5:06 p.m. | Updated While math scores went up over all on this year’s federally administered national test, New York was the only state in the country in which fourth-grade math scores went in the opposite direction and declined.
Average math scores for New York fourth graders fell by three points, a measure considered statistically significant by the National Center for Education Statistics. Eighth grade scores were flat.
By contrast, average fourth- and eighth-grade math scores nationally on the National Assessment of Educational Progress tests given last winter each went up by one point since 2009, to their highest level to date. Sam Dillon has a full report on the national picture on nytimes.com.
The Assessment of Educational Progress is also known as the Nation’s Report Card. The test is given every two years to a sample of hundreds of thousands of students, in representative samples in every state. It measures what students know and can do on a scale ranging from zero to 500 for math and reading.
Average overall scores for New York’s fourth graders were 238 this year, compared with the national average of 240. The state’s eighth graders scored 280 on average, compared with the national average of 283.
In a statement, the state’s education commissioner, Dr. John B. King Jr., said the numbers are “disappointing and unacceptable”:
New York needs change. The Regents have adopted a comprehensive reform agenda, including the new Common Core Standards adopted last January. It’s a foundation for a statewide curriculum and new assessments. The goal is college and career readiness for every student and that starts the first day a child walks into a classroom.
The NAEP scores make clear a tough but necessary truth: our students are not where they should be. The new Common Core Learning Standards will help them get there …
Our children deserve schools that get them college and career ready. Their future, and our state’s future, depends on it.
The news was not much brighter for New York’s reading scores, which made no progress since the last exams were given in 2009. Nationally, eighth-grade reading scores rose by one point on average, while fourth-grade scores stayed the same. Officials consider that a disappointment compared with the steady annual gains in math.
In the past eight years since all states were required to participate in the National Assessment of Educational Progress, the largest overall gains were in Maryland, Massachusetts and the District of Columbia. But New York was among several states that stood still, along with Iowa and West Virginia, according to the National Assessment Governing Board.
Suzanne Libfeld, director of the New York City Mathematics Project and president of the New York State Association of Mathematics Supervisors, said New York’s decline in fourth grade scores is “almost like an aberration.”
“We went down a little in fourth grade where we have always been ahead across the nation for all the years pretty much,” Ms. Libfeld said. “And that could be once you advance so much it’s hard to maintain.”
Ms. Libfeld said she was pleased that eighth grade maintained its score. She said the middle grades had been a point of focus in the past. Starting in 2005, ninth grade algebra was taught at an eighth grade level to improve scores.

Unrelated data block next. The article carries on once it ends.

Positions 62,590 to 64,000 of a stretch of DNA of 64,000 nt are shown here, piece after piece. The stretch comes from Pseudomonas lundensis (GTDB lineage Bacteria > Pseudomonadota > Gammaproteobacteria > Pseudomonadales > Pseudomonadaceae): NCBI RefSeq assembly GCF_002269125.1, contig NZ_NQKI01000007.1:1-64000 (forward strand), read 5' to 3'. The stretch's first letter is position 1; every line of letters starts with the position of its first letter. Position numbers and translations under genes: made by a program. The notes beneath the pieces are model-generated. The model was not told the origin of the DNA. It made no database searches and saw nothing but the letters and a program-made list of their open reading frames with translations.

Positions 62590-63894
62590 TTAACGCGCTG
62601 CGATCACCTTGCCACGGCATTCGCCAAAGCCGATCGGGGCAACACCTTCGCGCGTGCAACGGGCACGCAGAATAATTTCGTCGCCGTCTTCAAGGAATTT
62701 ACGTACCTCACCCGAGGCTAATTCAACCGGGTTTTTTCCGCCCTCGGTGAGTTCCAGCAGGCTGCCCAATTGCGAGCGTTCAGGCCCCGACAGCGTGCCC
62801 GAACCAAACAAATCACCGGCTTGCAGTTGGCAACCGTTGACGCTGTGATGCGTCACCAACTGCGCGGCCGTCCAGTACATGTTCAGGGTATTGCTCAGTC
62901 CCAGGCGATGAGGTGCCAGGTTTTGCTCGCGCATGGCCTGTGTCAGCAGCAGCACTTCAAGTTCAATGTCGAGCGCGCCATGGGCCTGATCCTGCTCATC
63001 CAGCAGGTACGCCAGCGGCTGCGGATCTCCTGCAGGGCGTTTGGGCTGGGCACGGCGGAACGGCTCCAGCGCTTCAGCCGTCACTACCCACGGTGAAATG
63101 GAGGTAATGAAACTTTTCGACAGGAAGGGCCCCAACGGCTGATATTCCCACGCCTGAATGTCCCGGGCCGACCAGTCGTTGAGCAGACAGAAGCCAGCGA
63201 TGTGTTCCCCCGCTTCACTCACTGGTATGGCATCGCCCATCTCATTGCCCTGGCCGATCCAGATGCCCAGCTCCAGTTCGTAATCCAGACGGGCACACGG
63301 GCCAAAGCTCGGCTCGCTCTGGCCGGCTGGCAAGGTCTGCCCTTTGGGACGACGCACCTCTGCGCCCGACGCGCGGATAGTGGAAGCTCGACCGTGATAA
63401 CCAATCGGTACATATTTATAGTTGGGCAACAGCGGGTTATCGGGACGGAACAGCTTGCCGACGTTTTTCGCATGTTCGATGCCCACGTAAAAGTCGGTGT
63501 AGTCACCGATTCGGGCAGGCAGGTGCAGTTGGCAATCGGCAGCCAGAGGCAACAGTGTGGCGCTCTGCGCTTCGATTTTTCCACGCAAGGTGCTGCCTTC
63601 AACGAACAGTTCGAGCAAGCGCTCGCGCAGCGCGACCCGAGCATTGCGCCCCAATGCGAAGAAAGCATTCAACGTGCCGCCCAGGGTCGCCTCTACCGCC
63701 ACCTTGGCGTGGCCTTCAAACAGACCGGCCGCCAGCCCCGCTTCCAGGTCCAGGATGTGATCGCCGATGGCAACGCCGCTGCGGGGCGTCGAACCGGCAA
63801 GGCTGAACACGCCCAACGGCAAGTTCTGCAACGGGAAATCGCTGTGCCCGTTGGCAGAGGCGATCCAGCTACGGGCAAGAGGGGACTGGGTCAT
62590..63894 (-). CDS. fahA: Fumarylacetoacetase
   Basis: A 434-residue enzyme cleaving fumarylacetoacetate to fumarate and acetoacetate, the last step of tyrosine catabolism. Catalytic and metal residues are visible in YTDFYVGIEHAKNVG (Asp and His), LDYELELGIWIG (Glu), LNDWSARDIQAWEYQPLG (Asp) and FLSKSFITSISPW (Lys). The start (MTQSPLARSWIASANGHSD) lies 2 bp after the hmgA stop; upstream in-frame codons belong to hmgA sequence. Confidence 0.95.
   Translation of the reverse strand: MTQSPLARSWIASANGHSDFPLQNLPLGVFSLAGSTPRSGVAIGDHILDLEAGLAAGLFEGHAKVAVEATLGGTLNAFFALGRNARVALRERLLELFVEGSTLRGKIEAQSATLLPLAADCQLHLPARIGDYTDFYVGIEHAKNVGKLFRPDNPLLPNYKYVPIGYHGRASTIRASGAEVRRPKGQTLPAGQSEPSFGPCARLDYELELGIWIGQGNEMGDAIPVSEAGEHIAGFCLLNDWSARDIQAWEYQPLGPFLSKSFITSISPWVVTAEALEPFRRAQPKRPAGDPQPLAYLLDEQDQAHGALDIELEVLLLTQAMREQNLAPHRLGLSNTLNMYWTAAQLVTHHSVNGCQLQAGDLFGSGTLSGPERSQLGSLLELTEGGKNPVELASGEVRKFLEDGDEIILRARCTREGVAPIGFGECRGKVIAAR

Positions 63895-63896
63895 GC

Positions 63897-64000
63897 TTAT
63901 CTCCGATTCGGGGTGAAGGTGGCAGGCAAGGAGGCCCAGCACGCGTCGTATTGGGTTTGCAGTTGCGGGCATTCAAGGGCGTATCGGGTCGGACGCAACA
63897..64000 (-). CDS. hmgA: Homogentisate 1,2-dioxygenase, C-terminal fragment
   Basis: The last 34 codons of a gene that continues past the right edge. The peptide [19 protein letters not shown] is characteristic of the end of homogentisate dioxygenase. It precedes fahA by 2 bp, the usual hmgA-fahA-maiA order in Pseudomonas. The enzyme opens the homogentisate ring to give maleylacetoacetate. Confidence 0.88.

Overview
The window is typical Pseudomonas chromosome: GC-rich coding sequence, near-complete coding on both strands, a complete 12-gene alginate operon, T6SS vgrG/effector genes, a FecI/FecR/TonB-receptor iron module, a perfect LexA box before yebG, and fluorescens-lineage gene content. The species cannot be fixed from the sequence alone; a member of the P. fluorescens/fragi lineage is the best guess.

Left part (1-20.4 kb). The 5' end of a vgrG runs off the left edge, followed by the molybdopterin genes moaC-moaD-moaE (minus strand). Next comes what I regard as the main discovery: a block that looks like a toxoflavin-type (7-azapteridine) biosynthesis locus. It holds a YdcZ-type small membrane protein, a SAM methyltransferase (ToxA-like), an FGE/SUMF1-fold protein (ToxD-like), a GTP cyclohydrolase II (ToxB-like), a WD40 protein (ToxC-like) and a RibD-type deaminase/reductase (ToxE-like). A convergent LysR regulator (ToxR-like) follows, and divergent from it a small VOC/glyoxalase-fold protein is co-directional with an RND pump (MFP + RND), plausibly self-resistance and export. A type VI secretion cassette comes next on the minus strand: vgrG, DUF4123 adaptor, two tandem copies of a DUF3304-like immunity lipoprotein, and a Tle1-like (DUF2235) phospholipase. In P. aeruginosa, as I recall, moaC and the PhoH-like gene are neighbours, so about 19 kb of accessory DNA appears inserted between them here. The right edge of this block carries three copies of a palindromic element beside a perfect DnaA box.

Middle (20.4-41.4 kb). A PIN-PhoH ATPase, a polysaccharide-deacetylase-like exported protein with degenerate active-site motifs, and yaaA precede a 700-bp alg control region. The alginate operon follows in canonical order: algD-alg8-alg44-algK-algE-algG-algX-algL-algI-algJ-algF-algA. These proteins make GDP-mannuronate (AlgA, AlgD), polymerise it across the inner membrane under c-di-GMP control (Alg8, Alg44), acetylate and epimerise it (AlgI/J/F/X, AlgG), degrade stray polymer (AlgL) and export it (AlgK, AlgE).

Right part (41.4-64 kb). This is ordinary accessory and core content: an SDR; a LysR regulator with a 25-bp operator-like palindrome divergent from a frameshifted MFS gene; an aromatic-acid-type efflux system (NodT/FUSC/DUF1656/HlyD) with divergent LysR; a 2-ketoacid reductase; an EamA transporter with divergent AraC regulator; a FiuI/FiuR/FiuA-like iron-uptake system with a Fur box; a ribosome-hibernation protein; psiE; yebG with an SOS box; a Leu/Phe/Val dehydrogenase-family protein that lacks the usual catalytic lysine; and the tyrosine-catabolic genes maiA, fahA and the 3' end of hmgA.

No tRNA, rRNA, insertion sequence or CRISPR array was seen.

“I’m happy because the scores finally caught up with us in terms of the rigor we have in eighth grade,” Ms. Libfeld said. “That’s a good thing, it’s always been part of the issue here.”
In the National Assessment of Educational Progress, scores correspond to achievement levels. Nationally, about a third of fourth and eighth graders met the cutoff to be assessed as “proficient” in math this year. New York’s students performed a little lower than that. But they did slightly better than the average in reading. About 35 percent of New York’s fourth and eighth graders performed at or above the proficient level.
Those passing rates are still well behind the rates on New York State’s own annual tests. This year, about 53 percent of students in grades three to eight were considered proficient on their state reading tests, and 63 percent were proficient in math.
Merryl Tisch, the chancellor of the state Board of Regents, said the test results reinforce her argument that the state needs a strong teacher evaluation process.
“We cannot be diddling around with courts and lawyers while children and teachers in this state are going hungry for an evaluation,” Ms. Tisch said. “We need to get to a place in New York State where curriculum and instruction drive assets, and not the assets that drive the curriculum and instruction.”
But the president of the teachers union, Michael Mulgrew, said the lowered scores are the result of current policies and budget cuts.
“We need to get back to a well-rounded education and that’s what NAEP really measures,” he said Tuesday, speaking a news conference to release a United Federation of Teachers survey of conditions in schools. “And as long as we keep focusing — and more and more of our education is just about test prep — you’re going to see results like that.”
“Test prep plus cuts, cuts, and cuts, that’s a problem,” he said.
Ms. Libfeld also blamed budget cuts and lack of money for teacher training.
“It’s an issue all over that we need to focus on,” she said. “Money needs to be focused on professional development for teachers and that’s the bottom line.”
But Ms. Libfeld found one point of progess in the NAEP results that put New York ahead of the other states: narrowing the achievement gap for lower income students.
“We are doing better than anyone else,” Ms. Libfeld said. “I think that is a tribute to the professionals across the state in terms of their work with students.”